- The head is indistinct from the body, and there is sometimes a dark line through the eye.
- Also called the Brown Kingsnake.
A subspecies of the Yellow-bellied Kingsnake, the Northern Mole Kingsnake prefers open habitats in Tennessee near forest edges. These snakes are difficult to find since they spend most of their time underground in old animal burrows or under logs and rocks. You’re most likely to spot one crossing the road at night.
Northern Mole Kingsnake Range Map
A nocturnal species, the Northern Mole Kingsnake feeds primarily on rodents. However, they’ll also prey on lizards, frogs, and occasionally other small snakes. These snakes are constrictors, and they asphyxiate their prey by coiling around it and squeezing it before consuming it.
The secretive nature of these kingsnakes means that they rarely come into contact with people. They’re non-venomous but may shake their tail as a warning which can sound a bit like a rattlesnake when done in dry leaves. They’re generally quite docile but may bite if grabbed.
#4. Eastern Black Kingsnake
- Lampropeltis nigra
- Adults typically range from 35 to 48 inches in length.
- Coloration is black with wide, cream, or yellow speckles, larger and more numerous on the sides.
- Stocky body, head indistinct from the neck, and a yellow or cream underside with black checkering.
- Also frequently referred to as just “Black Kingsnake.”
Eastern Black Kingsnakes occupy various habitats in Tennessee.
They can be found in forests, agricultural lands, thick brush around streams and swamps, floodplain and wetland edges, and even suburban areas!
Eastern Black Kingsnake Range Map
These kingsnakes are very secretive, and they often seek shelter under logs and other debris. They’re primarily active during the daytime but are most active in the morning during the summer.
Being constrictors, they use their strong coils to asphyxiate their prey. Eastern Black Kingsnakes frequently prey on lizards, rodents, birds, turtle eggs, and other snakes, including venomous pit vipers.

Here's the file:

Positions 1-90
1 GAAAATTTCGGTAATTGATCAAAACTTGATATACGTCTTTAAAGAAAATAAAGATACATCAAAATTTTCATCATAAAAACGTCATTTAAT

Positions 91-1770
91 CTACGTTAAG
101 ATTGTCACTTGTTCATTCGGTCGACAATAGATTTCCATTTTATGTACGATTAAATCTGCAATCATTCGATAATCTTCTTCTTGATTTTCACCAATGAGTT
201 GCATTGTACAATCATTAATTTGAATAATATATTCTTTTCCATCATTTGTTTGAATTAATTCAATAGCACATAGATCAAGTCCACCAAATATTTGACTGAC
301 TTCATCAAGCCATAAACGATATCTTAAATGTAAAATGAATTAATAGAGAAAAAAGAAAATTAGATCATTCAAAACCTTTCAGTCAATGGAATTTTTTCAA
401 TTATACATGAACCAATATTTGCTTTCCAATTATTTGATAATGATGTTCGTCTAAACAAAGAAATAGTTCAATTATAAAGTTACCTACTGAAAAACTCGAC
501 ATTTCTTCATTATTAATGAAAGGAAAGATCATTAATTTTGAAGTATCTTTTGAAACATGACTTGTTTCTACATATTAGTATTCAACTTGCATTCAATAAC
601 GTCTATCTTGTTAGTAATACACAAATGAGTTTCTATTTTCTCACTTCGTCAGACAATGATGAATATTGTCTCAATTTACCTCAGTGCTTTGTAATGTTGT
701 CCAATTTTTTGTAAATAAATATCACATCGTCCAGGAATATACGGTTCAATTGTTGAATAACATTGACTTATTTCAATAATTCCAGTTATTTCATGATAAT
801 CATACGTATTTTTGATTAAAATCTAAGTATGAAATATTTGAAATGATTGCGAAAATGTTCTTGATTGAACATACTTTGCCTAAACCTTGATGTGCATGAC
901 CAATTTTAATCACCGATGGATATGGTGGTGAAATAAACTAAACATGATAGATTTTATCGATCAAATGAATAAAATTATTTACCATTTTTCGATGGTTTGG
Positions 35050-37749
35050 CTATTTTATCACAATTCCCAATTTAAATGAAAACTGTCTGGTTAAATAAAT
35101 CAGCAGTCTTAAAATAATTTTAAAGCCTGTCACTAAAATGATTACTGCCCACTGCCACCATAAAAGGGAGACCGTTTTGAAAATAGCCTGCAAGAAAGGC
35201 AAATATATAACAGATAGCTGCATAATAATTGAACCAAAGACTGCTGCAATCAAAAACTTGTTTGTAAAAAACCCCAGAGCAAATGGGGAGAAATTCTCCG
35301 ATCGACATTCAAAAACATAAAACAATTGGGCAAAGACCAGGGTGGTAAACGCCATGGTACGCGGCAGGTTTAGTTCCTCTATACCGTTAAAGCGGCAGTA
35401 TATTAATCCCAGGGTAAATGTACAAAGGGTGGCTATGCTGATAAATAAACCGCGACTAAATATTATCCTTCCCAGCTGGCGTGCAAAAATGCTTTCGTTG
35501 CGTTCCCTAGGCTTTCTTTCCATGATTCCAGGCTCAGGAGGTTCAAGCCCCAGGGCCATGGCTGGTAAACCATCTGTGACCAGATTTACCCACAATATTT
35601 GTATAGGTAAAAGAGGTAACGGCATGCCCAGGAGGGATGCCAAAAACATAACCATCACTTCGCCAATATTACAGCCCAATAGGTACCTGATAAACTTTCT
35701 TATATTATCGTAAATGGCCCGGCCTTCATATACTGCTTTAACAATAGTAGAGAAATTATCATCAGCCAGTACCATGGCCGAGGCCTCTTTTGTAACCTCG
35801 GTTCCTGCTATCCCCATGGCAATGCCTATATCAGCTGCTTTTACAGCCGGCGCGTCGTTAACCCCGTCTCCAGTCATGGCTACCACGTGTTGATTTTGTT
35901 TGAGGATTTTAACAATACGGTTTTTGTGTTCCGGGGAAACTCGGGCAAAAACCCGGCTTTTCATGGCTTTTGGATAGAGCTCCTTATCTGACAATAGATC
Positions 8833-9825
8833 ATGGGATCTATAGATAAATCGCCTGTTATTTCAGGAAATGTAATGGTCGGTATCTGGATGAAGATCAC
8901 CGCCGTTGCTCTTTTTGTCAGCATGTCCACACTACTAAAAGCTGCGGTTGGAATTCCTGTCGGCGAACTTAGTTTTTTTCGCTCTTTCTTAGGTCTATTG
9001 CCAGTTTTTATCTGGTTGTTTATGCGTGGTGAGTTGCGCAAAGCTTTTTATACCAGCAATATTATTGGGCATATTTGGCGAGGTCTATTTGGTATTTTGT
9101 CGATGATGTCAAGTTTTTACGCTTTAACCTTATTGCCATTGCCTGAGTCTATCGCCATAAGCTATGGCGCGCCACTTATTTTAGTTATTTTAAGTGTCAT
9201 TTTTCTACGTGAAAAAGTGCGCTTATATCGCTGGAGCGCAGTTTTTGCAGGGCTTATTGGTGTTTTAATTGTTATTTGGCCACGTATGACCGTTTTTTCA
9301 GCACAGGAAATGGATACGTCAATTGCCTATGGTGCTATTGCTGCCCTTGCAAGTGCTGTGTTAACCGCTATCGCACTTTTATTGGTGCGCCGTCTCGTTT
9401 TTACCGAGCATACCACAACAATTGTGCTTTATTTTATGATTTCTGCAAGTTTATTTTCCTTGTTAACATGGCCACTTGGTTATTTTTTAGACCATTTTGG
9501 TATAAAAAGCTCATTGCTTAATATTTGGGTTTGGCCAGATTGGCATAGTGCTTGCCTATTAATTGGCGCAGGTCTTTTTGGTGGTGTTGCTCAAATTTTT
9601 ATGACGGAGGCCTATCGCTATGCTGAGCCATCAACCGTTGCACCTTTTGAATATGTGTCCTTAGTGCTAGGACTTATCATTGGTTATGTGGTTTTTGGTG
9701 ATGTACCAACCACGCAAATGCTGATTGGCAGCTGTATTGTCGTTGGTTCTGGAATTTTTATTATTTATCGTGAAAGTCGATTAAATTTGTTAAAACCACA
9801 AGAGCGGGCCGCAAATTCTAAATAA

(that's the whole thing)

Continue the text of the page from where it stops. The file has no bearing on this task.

Though they’re non-venomous, these kingsnakes may shake their tails if disturbed. In dry leaves, it sounds much like a rattlesnake! If handled, they may also release a foul-smelling musk and strike.
#5. Scarlet Kingsnake
- Lampropeltis elapsoides
- Adults typically range from 14 to 20 inches in length.
- Coloration is alternating red, black, and yellow rings encircling the body; the yellow and red rings never touch.
- Small head, barely distinct from the neck and a red snout.
Scarlet Kingsnakes can be found in pine flat woods, pine-oak forests, fields, agricultural areas, and occasionally urban environments. But they are hard to see because they are secretive and mostly stay underground. Look for them under logs, rocks, boards, and other debris. However, they’re also excellent climbers and are sometimes spotted on trees and buildings.
Scarlet Kingsnake Range Map
These vividly colored non-venomous snakes are sometimes mistaken for venomous coral snakes. In fact, they were used as stand-ins for venomous snakes in the movies “Snakes on a Plane” and “The Mummy Returns.”
So how do you tell the difference between a dangerous coral snake and a harmless Scarlet Kingsnake in Tennessee?
Just remember this rhyme and you’ll never have to worry! “If red touches yellow, you’re a dead fellow; if red touches black, you’re all right, Jack.”
These kingsnakes are generally non-aggressive. However, they may vibrate their tail if disturbed, producing a buzzing sound when in leaf litter. If grabbed, they may strike and release a foul-smelling musk.
Do you need additional help identifying a snake?
Try this field guide!
Which of these kingsnakes and milksnakes have you seen before in Tennessee?
Leave a comment below!